The committee also came down heavily on the government for putting on blinkers even as the BCCI set up the IPL, its cash-spinning enterprise that can potentially generate crores in taxes. The IPL was patterned on the lines of foreign professional football leagues, where players are auctioned. For similar auctions, which are commercial activities, and to go ahead with the IPL launch, the BCCI had to amend its rules in 2006 and ’07, as it was registered with tax authorities as a charitable body. But the taxmen discovered the changes only in March 2008, when news of player auction and tax evasion in the IPL became public knowledge. “Undoubtedly, this clearly shows laxity on the part of (the) Income Tax Department as they (sic) should have kept themselves abreast of the changes made by...the BCCI,” the committee said.
Contract with CSA okayed by 11 members. Why isn't RajivShukla not one of the noticees? None economic offenders? pic.twitter.com/r4sqFHQ7O2— Lalit Kumar Modi (@LalitKModi) July 1, 2015
The panel found that for the six-year period between 2005-06 and 2011-12, the BCCI owed Rs 164 crore in service tax for which the finance ministry served 111 showcause notices. Of these, 109 have been settled, but it has recovered a paltry Rs 5.77 crore.
Large-scale foreign exchange violations in the IPL were also uncovered, particularly relating to ownership of franchises and the nature of foreign investments in teams, in the awarding of contracts for media rights, and during the IPL’s stint in South Africa.
The ED is currently investigating these. The probe into the ownership of IPL teams has revealed that M/s Jaipur IPL Cricket Pvt Ltd, the owners of Rajasthan Royals, had received remittances of Rs 23.49 crore and Rs 9.73 crore from overseas investors in contravention of FEMA rules. Four showcause notices were issued and finally a penalty of Rs 98.37 crore was imposed. Cases related to Kolkata Knight Riders, Kings XI Punjab and Mumbai Indians are also under investigation. Investigations into the valuation of shares of Knight Riders Sports Ltd, owners of Kolkata Knight Riders, were finalised and the report was sent to the Reserve Bank of India.
As for foreign exchange violations vis-a-vis the award of media rights is concerned, probes are on to identify the actual beneficiary of the facilitation fee when such a contract was awarded. The rights were awarded by the BCCI to World Sports Group. It’s alleged that Multi Screen Media Singapore (Pvt) Ltd had paid as facilitation fee to World Sports Group, Mauritius, an equivalent amount of Rs 425 crore. Large-scale foreign exchange violations were also detected during IPL-2, which was held in South Africa as it coincided with the 2009 Lok Sabha polls. The committee report noted that the BCCI remitted nearly Rs 300 crore ($5 crore) to Cricket South Africa to pay for expenses for hosting the IPL. This remittance was in clar contravention of FEMA rules, as the board didn’t take the rbi’s permission.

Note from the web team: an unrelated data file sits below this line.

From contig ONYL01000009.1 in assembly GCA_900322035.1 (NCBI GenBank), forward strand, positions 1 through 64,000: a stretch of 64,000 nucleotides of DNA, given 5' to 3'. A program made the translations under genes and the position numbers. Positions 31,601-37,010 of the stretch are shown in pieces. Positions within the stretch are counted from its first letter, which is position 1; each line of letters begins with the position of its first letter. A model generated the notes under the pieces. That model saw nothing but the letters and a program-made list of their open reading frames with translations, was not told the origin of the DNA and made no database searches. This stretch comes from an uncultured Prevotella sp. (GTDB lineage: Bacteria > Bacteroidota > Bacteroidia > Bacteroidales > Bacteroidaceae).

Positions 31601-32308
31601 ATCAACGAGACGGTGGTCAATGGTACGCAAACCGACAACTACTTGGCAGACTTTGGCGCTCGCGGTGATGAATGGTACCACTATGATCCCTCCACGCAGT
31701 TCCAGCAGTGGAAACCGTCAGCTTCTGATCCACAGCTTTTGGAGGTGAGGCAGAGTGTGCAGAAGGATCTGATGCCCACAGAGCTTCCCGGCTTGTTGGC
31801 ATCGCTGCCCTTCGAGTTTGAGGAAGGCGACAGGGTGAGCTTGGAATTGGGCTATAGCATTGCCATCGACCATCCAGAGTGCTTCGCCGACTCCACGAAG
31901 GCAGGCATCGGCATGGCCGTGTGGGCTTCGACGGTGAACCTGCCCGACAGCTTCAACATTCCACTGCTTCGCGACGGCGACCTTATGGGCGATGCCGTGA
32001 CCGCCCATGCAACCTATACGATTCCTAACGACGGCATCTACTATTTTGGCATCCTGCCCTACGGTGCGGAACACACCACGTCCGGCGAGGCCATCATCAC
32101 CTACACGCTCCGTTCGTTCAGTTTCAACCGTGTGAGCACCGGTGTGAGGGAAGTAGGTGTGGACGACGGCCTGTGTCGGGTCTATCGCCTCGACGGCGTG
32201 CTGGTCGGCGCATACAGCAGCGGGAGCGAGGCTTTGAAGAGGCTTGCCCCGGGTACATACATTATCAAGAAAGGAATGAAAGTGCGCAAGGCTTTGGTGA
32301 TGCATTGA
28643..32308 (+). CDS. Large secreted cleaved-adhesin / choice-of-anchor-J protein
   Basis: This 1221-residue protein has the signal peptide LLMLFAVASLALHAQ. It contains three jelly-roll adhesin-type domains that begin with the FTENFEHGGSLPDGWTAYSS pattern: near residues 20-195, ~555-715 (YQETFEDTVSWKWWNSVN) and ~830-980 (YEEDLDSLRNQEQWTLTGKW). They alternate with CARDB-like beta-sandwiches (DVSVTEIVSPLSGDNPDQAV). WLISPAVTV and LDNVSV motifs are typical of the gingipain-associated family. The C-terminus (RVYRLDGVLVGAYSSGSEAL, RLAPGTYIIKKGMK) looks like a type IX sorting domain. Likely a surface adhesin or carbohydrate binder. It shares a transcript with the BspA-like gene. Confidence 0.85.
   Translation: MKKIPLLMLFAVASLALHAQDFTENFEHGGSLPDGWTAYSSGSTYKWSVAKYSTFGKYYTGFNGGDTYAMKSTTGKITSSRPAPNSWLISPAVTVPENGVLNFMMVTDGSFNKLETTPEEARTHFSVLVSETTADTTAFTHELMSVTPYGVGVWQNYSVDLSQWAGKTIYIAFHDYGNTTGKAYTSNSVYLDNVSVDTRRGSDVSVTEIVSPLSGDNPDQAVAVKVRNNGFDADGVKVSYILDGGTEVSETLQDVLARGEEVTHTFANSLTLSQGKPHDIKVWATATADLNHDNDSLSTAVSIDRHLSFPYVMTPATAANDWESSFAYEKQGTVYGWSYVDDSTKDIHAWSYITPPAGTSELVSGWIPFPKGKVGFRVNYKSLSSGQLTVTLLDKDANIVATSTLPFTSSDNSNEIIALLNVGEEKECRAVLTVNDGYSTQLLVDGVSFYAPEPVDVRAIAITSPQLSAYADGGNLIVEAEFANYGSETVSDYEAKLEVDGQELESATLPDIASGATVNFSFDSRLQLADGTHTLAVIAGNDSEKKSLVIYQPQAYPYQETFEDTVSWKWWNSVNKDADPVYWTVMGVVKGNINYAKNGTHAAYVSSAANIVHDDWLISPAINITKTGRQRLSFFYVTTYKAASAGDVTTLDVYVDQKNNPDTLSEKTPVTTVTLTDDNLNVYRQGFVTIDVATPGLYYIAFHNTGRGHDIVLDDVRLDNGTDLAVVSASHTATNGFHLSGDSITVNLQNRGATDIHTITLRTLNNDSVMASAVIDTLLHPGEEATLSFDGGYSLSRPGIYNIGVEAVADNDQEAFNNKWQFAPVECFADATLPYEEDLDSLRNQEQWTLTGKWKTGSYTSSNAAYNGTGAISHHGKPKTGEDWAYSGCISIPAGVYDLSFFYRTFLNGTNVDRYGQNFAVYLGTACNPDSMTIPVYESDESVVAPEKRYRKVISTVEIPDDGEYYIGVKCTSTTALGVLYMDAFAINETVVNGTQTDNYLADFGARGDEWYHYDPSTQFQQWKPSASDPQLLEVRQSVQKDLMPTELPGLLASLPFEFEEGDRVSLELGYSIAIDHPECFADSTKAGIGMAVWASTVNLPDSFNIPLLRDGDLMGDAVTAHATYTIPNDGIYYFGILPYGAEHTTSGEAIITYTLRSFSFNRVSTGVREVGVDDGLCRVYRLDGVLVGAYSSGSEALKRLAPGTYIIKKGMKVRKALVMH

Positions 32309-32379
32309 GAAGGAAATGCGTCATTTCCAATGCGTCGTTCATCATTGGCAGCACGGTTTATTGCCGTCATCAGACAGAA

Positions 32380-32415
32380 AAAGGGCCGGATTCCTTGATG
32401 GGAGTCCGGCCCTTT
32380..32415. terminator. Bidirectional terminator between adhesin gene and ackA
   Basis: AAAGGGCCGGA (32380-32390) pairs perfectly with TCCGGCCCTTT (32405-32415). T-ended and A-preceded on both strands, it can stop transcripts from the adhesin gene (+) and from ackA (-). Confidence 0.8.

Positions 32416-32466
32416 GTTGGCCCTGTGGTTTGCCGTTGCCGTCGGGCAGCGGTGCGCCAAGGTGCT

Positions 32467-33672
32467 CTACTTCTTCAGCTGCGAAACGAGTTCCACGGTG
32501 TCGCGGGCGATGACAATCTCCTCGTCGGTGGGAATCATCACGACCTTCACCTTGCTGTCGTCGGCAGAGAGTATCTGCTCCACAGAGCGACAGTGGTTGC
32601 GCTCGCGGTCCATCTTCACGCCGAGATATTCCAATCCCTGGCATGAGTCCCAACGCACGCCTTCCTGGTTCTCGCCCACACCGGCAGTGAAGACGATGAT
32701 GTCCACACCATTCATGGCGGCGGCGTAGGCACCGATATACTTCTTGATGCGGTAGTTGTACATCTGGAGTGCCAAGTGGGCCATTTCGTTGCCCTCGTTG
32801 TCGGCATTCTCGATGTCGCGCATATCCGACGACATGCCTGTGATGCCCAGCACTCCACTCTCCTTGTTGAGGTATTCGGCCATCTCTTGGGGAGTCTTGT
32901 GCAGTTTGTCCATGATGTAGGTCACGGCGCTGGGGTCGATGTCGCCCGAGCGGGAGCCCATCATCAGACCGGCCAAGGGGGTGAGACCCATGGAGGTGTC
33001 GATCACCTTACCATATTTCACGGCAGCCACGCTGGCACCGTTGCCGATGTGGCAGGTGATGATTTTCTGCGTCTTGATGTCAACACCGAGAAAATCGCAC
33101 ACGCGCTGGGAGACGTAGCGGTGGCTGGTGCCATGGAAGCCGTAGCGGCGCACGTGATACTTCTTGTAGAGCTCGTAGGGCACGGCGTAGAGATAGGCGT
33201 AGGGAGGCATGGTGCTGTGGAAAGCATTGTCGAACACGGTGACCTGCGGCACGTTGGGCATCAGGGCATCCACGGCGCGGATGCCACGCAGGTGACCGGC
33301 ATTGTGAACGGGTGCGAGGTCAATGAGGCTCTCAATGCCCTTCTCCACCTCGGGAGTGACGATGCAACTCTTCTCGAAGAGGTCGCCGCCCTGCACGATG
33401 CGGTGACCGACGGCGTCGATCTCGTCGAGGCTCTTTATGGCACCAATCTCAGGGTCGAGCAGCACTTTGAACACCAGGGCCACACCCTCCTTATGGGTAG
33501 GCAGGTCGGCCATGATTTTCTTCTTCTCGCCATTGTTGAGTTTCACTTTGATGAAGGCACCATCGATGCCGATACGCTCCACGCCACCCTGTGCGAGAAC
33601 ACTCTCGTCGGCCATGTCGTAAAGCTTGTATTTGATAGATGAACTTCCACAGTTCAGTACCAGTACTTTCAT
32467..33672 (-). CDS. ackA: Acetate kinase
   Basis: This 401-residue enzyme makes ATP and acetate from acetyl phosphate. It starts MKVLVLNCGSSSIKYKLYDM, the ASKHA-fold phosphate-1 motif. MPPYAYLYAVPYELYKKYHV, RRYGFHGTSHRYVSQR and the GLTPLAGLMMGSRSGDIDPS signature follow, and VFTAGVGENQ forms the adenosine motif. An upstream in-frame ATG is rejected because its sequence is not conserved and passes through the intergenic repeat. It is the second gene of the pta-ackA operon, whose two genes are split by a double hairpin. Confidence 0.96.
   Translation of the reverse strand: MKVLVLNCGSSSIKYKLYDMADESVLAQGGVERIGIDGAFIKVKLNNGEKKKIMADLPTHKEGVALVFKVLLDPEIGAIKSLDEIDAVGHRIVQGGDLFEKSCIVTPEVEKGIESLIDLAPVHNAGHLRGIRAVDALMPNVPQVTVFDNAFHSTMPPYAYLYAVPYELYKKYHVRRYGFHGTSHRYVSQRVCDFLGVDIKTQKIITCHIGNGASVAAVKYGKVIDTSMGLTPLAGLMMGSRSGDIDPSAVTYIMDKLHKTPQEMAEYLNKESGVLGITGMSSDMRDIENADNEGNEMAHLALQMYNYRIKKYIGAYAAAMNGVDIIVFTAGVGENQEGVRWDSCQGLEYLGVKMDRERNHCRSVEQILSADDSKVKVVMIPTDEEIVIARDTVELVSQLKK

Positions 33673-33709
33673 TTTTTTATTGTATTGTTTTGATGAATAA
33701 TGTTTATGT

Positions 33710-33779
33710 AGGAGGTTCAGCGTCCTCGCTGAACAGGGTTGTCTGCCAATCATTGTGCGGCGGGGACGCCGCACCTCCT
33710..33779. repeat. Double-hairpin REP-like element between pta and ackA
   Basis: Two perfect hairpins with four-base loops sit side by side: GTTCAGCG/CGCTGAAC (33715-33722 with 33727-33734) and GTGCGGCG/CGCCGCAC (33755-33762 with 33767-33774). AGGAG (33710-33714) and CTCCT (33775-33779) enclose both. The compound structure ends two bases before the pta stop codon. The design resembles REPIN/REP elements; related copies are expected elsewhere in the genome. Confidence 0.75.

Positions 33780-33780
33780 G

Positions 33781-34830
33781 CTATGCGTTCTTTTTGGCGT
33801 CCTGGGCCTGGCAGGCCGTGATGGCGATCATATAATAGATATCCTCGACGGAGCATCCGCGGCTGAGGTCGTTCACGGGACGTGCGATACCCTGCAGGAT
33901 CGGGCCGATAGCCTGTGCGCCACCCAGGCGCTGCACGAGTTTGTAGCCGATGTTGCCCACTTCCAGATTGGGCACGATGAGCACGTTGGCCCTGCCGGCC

Bhartruhari Mahtab of the Biju Janata Dal, a member of the committee, calls IPL-2 “a criminal activity”. Mahtab says, “It was only one I-T official who stood his ground despite pressure and brought it to the notice of the department.”
In its concluding remarks on foreign exchange violations, the committee is scathing on the ED. “Though showcause notices have been issued for contravention of the provisions of FEMA, 1999, the investigation has not been concluded even in a single case,” it says. The ED must conclude its probe in a time-bound manner so that penal action can be taken against those responsible, it adds.
CPI leader Sudhakar Reddy feels three things have happened as a result of the commercialising of cricket. “First, they tried to develop private clubs through IPL; secondly, players were auctioned like slaves, the biggest insult to players; and thirdly, maximum viewership was targeted in one day to generate quicker money.”
Many top politicians such as Narendra Modi, Arun Jaitley, Sharad Pawar, Amit Shah, Laloo Prasad Yadav and Jyotiraditya Scindia, among others, have been presidents of state cricket associations. Former players, who should have been managing affairs, have been pushed to the background while corporates and politicians dominate Indian cricket.
“Both the Congress as well as the BJP have benefited from this,” says Reddy, adding, “maybe the BJP has benefited more. Evidence against the Congress should also be made public and action should be taken accordingly.”
In this complex case of corruption and influence crying out for a closure, there is now a demand for an sit probe headed by a Supreme Court judge to look into the affairs of the BCCI and IPL. At times, a pinch-hitter is sorely missed.